SAN DIEGO, Calif. – You’ve heard the saying, “When momma is happy, everybody is happy.”
A rising question is, “Are America’s hospitals failing new moms and their babies?”
A new national study of women between 18 and 44 shows that complicated pregnancies are happening more and more often throughout the United States, rising by 16% in the last four years.
That same study shows childbirth complications increased by almost 15%. Some doctors fear that too many expectant moms and new moms are falling through the cracks and not getting the healthcare they need.
“It’s hard to describe the size,” Maureen Luce, a mother said.
Whether it be delivering too early or struggling with anxiety during and after pregnancy, many mothers are at high risk when they are pregnant.
“I’m scared of what’s going to happen,” Brittany James, another mom said.
Both mothers were high risk when they were pregnant.
“We’re seeing more complications because more and more women are having issues with high blood pressure, with diabetes, with obesity. The time when you can make the most amount of impact on a pregnancy is during the preconception period,” Sean Daneshmand MD and perinatologist at Scripps Clinic said.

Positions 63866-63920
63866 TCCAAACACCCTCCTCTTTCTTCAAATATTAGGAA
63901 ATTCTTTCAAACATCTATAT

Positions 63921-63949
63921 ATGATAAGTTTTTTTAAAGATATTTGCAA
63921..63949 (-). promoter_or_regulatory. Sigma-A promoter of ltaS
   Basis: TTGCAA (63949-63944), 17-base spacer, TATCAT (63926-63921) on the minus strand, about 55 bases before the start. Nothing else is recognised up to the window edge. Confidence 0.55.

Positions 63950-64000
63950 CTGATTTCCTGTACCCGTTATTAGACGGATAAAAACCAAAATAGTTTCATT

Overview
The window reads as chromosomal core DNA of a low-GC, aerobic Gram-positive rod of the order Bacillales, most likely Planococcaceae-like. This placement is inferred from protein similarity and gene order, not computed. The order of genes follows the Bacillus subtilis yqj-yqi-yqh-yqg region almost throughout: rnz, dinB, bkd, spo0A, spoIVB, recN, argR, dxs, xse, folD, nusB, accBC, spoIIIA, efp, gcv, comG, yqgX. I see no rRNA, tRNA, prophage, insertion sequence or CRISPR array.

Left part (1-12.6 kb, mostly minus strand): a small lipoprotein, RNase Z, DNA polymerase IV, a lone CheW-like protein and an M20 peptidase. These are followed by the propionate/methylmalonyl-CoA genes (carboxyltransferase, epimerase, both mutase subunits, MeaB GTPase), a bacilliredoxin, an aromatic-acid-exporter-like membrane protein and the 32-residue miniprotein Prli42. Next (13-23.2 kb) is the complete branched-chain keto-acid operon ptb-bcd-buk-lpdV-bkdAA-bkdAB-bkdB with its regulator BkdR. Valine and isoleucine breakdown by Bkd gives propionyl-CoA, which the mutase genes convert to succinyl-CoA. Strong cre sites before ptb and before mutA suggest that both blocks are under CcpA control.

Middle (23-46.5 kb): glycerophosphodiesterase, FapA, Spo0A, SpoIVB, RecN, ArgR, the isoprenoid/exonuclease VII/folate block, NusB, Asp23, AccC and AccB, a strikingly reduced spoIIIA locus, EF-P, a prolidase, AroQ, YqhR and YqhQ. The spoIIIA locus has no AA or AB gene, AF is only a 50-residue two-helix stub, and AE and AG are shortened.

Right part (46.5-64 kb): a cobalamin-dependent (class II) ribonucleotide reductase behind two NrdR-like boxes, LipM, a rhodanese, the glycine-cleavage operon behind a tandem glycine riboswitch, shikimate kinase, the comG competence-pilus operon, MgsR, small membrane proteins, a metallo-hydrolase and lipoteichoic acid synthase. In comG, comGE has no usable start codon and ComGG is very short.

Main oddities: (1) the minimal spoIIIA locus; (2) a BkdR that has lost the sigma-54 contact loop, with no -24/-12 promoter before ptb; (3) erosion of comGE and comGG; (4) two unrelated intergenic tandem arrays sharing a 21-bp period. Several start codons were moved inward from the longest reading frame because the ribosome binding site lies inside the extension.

An emerging field of study, called epigenetics, now looks at how a woman’s environment and behavior can impact her pregnancy and the baby after birth.
“One of the things that I always tell patients is when you have no control over your DNA, what you are in control of is your environment,” Daneshmand said.
Getting enough sleep, exercising every day, focusing on nutrition, and managing stress can impact your child’s entire life.
A recent study published in the journal Jama Pediatrics suggests that a mother’s anxiety from conception through the baby’s first year of life can cause deficits in cognitive, language, and motor development.
“These children are at an increased risk for not only psychosocial issues, but also organic diseases such as obesity, high blood pressure, diabetes, cancer,” Daneshmand said.
At Scripps, they’ve created one of the first high risk pregnancy teams, with a complex care coordinator to help with nutrition, overall health, and mental wellbeing. A key component is making sure moms are doing emotionally well in the fourth trimester, after the baby is born.
“The future of America relies on our women. If you take care of women, we’re going to have that mom translate that to her family, to our community and eventually that’s how you’re going to live your best life,” Daneshmand said.
The high-risk pregnancy teams at Scripps also work with community organizations and charities to help expectant moms. He hopes what they’ve created will catch on and help to save more moms and their babies across the country.